Thursday, April 14, 2016

Jeremy Corbyn grows up 30 years overnight

"I knew him when we were 18 or 19, and his views have not changed. We are talking about the thick end of 50 years ago."
So said one of Jeremy Corbyn's old friends when interviewed by the Shropshire Star last year.

That planting a red flag on top of the Wrekin is the most endearing thing I have read about Corbyn, but his friend's comment did play into the fear that his politics do not represent an engagement with the world around him.

So it was good to hear him today accepting political reality and arguing Britain should remain in the European Union.

As Martin Kettle says:
The Labour leader finally caught up with the pro-EU shift that his party made under Neil Kinnock in the 1980s.
That pro-EU shift did arise partly out of despair at Margaret Thatcher's repeated victories, but it also recognised that the world was changing. Westminster was not the only seat of power, and battles that could not be won there might be won somewhere else.

Throughout this period, Jeremy Corbyn clung to his anti-EU beliefs. He was a supporter of the Labout left's 'alternative economic strategy' and its emphasis on import controls.

There is a danger in getting less radical as you grow older - "I used to be a bit of a firebrand when I was your age, but you can't change human nature" - but there is a greater danger in living inside your head and not engaging with contemporary problems.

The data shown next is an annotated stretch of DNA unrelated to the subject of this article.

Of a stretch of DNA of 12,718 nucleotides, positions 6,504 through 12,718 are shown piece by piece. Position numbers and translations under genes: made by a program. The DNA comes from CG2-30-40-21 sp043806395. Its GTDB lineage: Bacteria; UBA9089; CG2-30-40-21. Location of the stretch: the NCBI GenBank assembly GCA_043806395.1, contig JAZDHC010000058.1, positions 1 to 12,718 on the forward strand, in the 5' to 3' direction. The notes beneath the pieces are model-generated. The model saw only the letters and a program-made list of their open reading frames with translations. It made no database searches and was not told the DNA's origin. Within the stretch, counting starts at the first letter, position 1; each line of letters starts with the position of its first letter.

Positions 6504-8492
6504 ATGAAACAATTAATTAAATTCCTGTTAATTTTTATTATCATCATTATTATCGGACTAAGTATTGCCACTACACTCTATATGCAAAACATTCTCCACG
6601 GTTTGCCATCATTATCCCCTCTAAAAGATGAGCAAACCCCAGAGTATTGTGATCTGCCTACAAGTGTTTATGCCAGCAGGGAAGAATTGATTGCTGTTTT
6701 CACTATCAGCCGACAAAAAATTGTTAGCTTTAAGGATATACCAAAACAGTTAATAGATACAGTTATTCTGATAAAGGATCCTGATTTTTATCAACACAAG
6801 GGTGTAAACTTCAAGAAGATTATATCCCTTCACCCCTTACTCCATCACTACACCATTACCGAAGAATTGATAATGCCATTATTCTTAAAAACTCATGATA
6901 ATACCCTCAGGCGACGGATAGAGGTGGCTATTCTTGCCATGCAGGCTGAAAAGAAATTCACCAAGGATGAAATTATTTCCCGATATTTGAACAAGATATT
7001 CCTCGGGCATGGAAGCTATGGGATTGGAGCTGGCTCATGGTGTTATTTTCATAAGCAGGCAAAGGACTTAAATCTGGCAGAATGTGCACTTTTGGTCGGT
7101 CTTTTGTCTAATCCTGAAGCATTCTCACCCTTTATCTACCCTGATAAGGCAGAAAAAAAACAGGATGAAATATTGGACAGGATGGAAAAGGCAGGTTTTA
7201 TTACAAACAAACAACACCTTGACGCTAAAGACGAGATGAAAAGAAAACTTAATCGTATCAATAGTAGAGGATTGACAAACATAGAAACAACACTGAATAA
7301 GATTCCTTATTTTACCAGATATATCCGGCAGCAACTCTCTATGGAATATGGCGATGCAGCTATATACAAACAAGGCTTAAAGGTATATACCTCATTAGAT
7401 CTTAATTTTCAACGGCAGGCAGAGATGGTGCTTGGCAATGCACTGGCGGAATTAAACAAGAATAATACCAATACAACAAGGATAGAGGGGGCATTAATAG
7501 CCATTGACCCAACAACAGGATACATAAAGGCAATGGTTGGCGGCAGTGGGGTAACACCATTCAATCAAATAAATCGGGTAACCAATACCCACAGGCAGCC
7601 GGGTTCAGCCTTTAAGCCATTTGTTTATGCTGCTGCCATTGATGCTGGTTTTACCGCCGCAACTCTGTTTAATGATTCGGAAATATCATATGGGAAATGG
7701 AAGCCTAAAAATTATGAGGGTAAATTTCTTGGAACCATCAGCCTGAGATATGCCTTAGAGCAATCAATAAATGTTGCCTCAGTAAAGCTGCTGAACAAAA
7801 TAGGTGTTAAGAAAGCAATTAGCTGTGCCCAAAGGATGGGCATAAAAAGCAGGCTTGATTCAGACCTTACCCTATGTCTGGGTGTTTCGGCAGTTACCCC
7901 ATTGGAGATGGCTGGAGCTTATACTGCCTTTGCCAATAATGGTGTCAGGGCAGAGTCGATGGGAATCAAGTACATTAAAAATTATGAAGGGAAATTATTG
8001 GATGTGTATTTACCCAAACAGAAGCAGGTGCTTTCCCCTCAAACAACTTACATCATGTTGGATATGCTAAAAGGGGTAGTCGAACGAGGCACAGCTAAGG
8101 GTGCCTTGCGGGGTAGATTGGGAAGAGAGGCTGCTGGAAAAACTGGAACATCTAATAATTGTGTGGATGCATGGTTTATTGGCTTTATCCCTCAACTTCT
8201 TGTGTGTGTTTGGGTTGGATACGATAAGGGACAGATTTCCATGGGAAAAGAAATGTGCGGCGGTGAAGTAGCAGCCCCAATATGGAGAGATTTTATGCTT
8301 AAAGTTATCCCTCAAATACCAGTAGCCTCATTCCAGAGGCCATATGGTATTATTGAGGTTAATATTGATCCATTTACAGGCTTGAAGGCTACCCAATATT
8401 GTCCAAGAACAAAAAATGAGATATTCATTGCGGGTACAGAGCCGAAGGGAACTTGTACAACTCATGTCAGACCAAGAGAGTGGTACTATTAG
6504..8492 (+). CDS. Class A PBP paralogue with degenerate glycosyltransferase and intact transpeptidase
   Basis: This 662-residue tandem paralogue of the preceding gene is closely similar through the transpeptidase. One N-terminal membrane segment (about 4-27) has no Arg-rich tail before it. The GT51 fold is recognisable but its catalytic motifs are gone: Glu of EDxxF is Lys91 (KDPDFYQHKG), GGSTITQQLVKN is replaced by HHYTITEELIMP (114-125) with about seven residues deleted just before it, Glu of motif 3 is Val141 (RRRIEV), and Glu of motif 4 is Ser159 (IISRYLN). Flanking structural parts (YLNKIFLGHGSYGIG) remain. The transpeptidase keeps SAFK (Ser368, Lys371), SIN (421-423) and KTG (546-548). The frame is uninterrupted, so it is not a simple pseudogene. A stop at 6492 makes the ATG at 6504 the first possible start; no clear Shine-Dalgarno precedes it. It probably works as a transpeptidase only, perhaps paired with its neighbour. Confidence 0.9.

Somewhere in the background of every young radical is the ghost of Billy Liar and his imaginary kingdom of Ambrosia.

So I was pleased to see Corbyn accepting reality and arguing for continued British membership of the EU.

For the result of Brexit would not be the socialist paradise of his dreams, but - as he recognised - a more right-wing government glorying in the opportunity to remove protection from British workers.

Someone should tell Jenny Jones the same thing when it comes to environmental legislation.

Martin Kettle goes on to say:
Meanwhile the feebleness belongs to David Cameron. He called this referendum. He always knew he would be campaigning to stay in Europe. But he did little to prepare the ground and has given practically no thought to the alliances that will be required to ensure a remain win. A reckless budget and an inept response to the Panama Papers means that Cameron comes to the campaign starting line like an athlete lining up for the race of his life after a night on the tiles. 
All of which adds up to the extraordinary truth that, for once, Cameron desperately needed Corbyn to rise to the occasion. Labour votes will be crucial on 23 June, and until now Corbyn has allowed the idea to get around that he is not massively bothered by the outcome of the referendum. That made Thursday a speak-for-England moment for a Labour leader who is an instinctive sectarian – yet it was one that he seized.
This is a little strong: I doubt that Corbyn will appeal to the sort of Labour voters who are or have been tempted to vote Ukip,

But he is right that Cameron has been feeble. And not just Cameron.

I wrote in Liberal Democrat News (remember that?) five years ago:
For years the main parties have engaged in something close to a conspiracy. The issue of Europe has been taken out of general elections, with the promise that it will be decided through a referendum. Those referendums never take place. The result has been an infantilisation of debate on Europe, as politicians are allowed to take up self-indulgent, extreme positions they know they will never have to defend to the electorate.
Well, that referendum could not be put off for ever and it is fast approaching.

The political class will survive it unscathed: it is the rest of us who will suffer.

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